Originally from October 7, a.m.
They are coming fast and furious now – the chunks of ice outside my window as
well as the blog updates. Figure I better get them in before the next satellite
decided to somersault up there in the heavens.
We’re on day 3 of the Arctic tour, and will be conducting the third round of
AUV tests early this evening when the ship stops at the next research station
#312. We’ll be out deploying off the barge again (as we did yesterday, details
to follow), while fellow researchers collect water samples and box cores from
the ocean sediments. Another operation is commencing shortly too – the
helicopter will take off and land on a piece of multiyear ice (approx 3-6 m
thick) to recollect a beacon and mooring that has been logging ice thickness
and ice/water temperatures.
Backing up for the time being – yesterday was day 2 and the second round of
AUV missions, which were far more successful that day 1. As in, the AUV
actually dove underwater – fancy that! We took off on the barge
around 9:30, and motored out a few hundred meters away from the mother ship.
This was no protected bay like day 1, and the seas were a-rollin’. My photo
album from this outing is limited, as I was in the cubby hole whenever my hands
weren’t needed, focusing all attention on keeping breakfast down. My teammates
had a good chuckle at my tactics later (slumply sitting, eyes closed, arms in
the zen buddhist position (I was praying to all deities by that point)), but we
were all feeling every wave crashing into the flat bottom boat.
Other than sea sickness – the trail runs went smoothly. A run of the AUV at
10m and another at 50m. We had added 300 g of weight to help keep Gavia
propellers underwater, and also made a few software adjustments. Conductivity,
temperature and depth (CTD) data was collected for at least a short spurt –
which is a major accomplishment as well. The issue came when we were trying to
retrieve our little AUV after it’s missions, as the swells and whitecaps were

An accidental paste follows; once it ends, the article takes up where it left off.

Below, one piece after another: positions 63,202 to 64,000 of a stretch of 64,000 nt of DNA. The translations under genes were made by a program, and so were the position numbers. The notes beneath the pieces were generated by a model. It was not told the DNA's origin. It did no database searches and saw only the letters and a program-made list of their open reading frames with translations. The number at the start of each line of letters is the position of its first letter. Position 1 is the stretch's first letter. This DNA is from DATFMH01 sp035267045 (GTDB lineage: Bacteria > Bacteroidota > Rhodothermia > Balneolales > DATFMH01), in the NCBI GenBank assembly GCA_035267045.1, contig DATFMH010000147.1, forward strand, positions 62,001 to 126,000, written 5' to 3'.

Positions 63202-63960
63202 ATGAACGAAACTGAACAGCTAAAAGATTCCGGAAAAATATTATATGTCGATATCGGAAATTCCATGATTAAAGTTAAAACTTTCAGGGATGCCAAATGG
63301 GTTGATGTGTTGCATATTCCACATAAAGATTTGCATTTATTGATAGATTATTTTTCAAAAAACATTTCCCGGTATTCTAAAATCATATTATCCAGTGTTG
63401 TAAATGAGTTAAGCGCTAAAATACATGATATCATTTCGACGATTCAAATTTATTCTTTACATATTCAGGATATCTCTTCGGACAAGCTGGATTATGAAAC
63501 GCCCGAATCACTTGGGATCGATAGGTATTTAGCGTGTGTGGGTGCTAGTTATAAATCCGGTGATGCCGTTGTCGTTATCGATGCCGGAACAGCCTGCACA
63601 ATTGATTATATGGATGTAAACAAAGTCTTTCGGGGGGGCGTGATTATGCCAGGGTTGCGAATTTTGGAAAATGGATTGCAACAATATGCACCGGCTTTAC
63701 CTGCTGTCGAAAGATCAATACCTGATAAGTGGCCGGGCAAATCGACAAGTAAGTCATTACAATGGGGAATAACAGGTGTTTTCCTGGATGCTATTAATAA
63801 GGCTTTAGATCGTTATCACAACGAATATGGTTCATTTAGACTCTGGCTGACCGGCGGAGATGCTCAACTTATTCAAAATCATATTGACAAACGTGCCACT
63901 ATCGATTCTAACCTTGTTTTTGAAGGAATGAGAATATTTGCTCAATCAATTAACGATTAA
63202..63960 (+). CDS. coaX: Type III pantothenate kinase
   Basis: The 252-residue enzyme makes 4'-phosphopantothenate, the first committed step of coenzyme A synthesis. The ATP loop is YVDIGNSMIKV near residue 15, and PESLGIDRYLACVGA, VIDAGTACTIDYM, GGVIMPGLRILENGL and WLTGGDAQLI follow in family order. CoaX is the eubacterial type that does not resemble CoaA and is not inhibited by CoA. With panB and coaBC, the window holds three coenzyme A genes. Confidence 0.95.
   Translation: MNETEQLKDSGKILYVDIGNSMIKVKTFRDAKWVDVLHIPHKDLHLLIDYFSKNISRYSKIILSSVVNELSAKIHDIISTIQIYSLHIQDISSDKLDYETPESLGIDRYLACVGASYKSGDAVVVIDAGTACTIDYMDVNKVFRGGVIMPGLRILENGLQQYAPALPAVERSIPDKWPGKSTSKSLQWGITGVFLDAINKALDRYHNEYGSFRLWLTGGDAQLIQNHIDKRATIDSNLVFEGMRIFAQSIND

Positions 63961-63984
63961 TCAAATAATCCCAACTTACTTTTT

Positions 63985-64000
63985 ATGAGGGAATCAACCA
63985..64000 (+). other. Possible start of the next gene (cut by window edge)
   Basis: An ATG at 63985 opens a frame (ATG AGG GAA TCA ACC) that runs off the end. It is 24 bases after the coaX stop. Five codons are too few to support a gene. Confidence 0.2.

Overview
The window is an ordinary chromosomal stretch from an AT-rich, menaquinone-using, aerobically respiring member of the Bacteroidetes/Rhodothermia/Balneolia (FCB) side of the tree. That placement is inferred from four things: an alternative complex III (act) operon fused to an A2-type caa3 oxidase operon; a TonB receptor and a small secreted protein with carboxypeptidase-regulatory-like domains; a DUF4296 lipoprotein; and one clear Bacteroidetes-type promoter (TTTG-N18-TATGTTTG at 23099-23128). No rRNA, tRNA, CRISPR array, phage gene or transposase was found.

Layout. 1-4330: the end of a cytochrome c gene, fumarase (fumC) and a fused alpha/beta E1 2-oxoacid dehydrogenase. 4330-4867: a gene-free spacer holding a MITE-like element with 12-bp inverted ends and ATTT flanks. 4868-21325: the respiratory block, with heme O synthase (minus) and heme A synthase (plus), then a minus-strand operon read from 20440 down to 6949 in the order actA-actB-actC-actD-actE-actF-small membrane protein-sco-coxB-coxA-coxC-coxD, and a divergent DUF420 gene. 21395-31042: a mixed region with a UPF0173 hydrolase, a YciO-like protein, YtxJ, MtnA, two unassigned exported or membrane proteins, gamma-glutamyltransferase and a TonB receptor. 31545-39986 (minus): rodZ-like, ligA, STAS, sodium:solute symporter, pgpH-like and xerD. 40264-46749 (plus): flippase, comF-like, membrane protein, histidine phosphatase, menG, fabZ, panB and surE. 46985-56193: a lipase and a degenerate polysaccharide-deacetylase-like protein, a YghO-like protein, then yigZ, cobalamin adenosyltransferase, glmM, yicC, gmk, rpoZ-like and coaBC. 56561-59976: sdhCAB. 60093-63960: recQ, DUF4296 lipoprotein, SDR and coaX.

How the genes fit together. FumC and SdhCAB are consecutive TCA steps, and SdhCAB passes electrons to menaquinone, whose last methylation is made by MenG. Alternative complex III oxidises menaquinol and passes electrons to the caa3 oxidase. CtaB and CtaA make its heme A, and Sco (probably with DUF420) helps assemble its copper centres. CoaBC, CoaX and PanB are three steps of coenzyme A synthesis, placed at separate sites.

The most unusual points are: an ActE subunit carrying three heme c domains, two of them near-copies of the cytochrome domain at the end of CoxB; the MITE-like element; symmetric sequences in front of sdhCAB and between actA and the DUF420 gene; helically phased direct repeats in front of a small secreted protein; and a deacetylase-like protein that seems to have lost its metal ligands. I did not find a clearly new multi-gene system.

hiding her very well. The hydrophone (above) only picked up a short signal,
so we were forced to return to the Amundsen to pick up our satellite phone
which Gavia will send lat and long coordinates too. Finally, with the
help of coast guard crew on the lookout, we spotted her and got GAVIA back on board
and we returned to the ship where I got some more solid footing!
The rest of the day was spent doing small chores. And it was Thursday, so bar night number 2 was on! This time it was a bit
quieter, as researchers were catching their sleep early since we would be
stopped at a station from midnight to 8 am and they’d be working through the
night. But the ship’s captain was there with us, feeding us jerky arctic char
(delicious and full of omega’s the captain told me with his French accent). The
captain sat with our team later on and I was astonished to hear that he had
been reading articles and papers in preparation for the helicopter deployment
and my boarding of an ice island to come later in the tour. He has been
incredibly helpful – getting us out for test runs as much as possible – and
also looking out for me! It is comforting. He continued discussing the fate of
the arctic and his dismay at what little is being done to protect it and the
globe in general. He would rather see work done to stop our contributions to
global warming instead of making preparations for adaptation to the situations
that warming will cause. He predicts no multiyear ice will be present in the
arctic after 2016. He has a bet on it with a friend even ($100). I guess that
brought the mood of this piece down a few notches, but it’s worth reporting.
To lighten things now, I just completed my first session in The Sweatbox.
Treadmill running while the ship careens through a minefield of ice chunks is
so fun, and when you `come on lets sweat` on repeat, it doesn’t get any
better! Running here is perfect too – I don’t have to increase or decrease the slope
because I just run up the waves!
Ok everyone. Off for now!